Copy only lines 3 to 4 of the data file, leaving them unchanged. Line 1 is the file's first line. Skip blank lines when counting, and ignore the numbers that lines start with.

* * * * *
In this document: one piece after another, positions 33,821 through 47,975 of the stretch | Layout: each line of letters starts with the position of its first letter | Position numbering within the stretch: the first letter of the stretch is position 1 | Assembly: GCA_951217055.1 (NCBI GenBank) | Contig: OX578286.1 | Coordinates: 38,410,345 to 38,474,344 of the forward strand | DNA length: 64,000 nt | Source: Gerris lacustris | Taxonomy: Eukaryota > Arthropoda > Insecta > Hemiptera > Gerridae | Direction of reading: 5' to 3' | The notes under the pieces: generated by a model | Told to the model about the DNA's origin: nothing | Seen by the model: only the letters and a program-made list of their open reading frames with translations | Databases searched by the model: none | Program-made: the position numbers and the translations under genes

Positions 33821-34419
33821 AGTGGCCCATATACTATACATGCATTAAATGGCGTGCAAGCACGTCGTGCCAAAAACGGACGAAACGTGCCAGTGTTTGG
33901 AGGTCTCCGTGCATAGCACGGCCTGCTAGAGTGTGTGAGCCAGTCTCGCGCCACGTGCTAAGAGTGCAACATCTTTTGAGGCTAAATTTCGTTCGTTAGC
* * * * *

33821 AGTGGCCCATATACTATACATGCATTAAATGGCGTGCAAGCACGTCGTGCCAAAAACGGACGAAACGTGCCAGTGTTTGG
33901 AGGTCTCCGTGCATAGCACGGCCTGCTAGAGTGTGTGAGCCAGTCTCGCGCCACGTGCTAAGAGTGCAACATCTTTTGAGGCTAAATTTCGTTCGTTAGC